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The civil rights leader Martin Luther King waves to supporters 28 August 1963 on the Mall in Washington DC (Washington Monument in background) during the "March on Washington." (Photo: AFP via Getty Images)

Remembering Dr. King's Message of Hope in These Dark Times

King’s "Testament of Hope" sounds as relevant today as the day it was published.

Dedrick Asante-Muhammad

 by OtherWords

2022 has begun with melancholy, as our country sees the pandemic reach new heights. Meanwhile our crises of climate, democracy, and inequality seem more entrenched than ever.

All this uncertainty is taking a toll, but uncertain times are far from unprecedented. Dr. Martin Luther King, Jr. spoke to an equally uncertain time and found hope in recognizing the necessity of radical change.

Rather than return to our dysfunctional past, King's "Testament of Hope" points to the need to embrace and advance that change.

As we celebrate the national holiday dedicated to King, I always encourage people to take some time to look at his writings—and I especially do this year. In moments like these, I like to revisit one of King's last essays, "A Testament of Hope," which sounds as relevant today as the day he wrote it.

"Whenever I am asked my opinion of the current state, I am forced to pause," King wrote. "It is not easy to describe a crisis so profound that it has caused the most powerful nation in the world to stagger in confusion and bewilderment."

Sound familiar?

"Today's problems are so acute because the tragic evasions and defaults of several centuries have accumulated to disaster proportions," King continued. These interrelated problems, he continued, have "now merged into a social crisis of almost stupefying complexity."

King specifically named "war, inflation, urban decay, white backlash, and a climate of violence" alongside "race relations and poverty" as the cascading crises of his day. To that list we could add the pandemic and climate crisis today.

Even more than half a century ago, King believed that the time for small, incremental changes had passed. "The luxury of a leisurely approach to urgent solutions—the ease of gradualism—was forfeited by ignoring the issues for too long," he wrote.

"When millions of people have been cheated for centuries, restitution is a costly process. Inferior education, poor housing, unemployment, inadequate health care—each will require billions to correct," King warned. "Justice so long deferred has accumulated interest and its cost for this society will be substantial in financial as well as human terms."

But for a country weighed down by segregation, inequality, and the Vietnam War, King also knew that the costs of injustice were greater—something that feels even more true today.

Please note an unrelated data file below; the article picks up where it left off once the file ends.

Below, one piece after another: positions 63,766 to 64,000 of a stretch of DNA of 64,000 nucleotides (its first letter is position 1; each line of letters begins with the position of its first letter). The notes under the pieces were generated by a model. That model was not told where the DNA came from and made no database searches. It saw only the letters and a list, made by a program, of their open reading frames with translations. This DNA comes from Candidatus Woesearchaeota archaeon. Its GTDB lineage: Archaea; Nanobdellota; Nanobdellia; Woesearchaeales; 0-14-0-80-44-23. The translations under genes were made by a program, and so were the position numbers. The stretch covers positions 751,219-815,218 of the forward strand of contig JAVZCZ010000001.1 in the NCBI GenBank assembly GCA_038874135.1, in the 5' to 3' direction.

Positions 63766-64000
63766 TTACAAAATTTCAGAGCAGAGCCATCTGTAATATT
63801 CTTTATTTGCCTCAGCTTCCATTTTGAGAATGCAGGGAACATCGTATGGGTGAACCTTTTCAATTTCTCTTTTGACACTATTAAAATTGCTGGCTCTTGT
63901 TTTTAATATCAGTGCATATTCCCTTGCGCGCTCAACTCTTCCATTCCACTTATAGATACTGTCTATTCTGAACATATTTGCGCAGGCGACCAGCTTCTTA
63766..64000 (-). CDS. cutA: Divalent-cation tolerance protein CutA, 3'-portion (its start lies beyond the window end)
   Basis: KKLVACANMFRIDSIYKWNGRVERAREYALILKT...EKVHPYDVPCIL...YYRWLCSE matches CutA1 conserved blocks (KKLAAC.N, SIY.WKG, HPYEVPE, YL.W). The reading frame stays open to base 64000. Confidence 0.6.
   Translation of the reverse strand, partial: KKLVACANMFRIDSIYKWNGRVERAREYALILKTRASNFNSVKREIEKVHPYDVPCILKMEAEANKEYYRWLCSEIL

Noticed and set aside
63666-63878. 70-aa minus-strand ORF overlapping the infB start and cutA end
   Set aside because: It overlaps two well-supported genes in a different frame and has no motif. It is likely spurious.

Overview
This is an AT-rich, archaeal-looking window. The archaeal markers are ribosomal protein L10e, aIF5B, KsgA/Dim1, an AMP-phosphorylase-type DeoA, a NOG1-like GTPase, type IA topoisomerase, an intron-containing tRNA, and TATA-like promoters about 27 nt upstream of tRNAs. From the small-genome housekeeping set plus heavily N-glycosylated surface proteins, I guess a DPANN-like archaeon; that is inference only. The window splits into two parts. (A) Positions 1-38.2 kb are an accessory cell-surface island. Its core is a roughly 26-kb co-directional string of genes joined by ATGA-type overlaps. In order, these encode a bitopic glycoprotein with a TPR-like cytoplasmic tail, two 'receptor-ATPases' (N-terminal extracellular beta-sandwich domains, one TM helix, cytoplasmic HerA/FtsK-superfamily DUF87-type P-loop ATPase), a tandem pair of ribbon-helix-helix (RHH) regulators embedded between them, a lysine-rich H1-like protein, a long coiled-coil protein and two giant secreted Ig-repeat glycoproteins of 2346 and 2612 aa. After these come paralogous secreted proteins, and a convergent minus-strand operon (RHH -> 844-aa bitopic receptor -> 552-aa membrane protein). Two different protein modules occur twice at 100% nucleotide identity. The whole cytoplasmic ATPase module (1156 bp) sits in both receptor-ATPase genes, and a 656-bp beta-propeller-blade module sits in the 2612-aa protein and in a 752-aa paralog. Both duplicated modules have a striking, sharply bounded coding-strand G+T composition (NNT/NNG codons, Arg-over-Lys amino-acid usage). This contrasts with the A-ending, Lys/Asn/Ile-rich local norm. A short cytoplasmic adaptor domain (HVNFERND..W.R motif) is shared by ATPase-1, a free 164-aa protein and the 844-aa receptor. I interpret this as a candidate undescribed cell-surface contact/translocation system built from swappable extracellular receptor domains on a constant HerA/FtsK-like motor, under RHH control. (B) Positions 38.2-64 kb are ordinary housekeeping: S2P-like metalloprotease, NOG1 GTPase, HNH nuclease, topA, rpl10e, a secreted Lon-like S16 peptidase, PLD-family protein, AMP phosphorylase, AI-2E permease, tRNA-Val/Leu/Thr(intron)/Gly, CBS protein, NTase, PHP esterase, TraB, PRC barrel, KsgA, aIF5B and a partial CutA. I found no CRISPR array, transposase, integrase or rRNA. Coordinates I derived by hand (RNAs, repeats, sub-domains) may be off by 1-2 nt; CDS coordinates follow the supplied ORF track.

"If we look honestly at the realities of our national life, it is clear that we are not marching forward," he wrote. "We are groping and stumbling; we are divided and confused."

In the face of these "deeply rooted evils" and "systemic rather than superficial flaws," King offered a remedy: the "radical reconstruction of society itself"—which King was actually hopeful about, although he knew it wouldn't be easy.

"Humanity has the capacity to do right as well as wrong," King affirmed. "The past is strewn with the ruins of the empires of tyranny, and each is a monument not merely to our blunders but to our capacity to overcome them… That's why I remain an optimist, though I am also a realist, about the barriers before us."

King's "Testament of Hope" is based on a realist's assessment of the need for political, economic, and moral change. King is clear-eyed that America must embrace radical change—which won't come from the powerful but from the "naïve and unsophisticated."

Hope in radical change, for many of us, seems out of place during this time of tension. Yet there has been incredible change over the last few years. Rather than return to our dysfunctional past, King's "Testament of Hope" points to the need to embrace and advance that change.

As we begin 2022 I find this message as important as ever.


This work is licensed under a Creative Commons Attribution-Share Alike 3.0 License.
Dedrick Asante-Muhammad

Dedrick Asante-Muhammad

Dedrick Asante-Muhammed has been a long-time thought leader focused on racial economic inequality. He started his work as the first Racial Wealth Divide Coordinator at United For A Fair Economy. He then went on to work with Chuck Collins at Institute for Policy Studies Inequality and Common Good Program. Dedrick then went on to become the Senior Director of the Economic Department for the NAACP and currently is the Chief of Race, Wealth and Community for the National Community Reinvestment Coalition.

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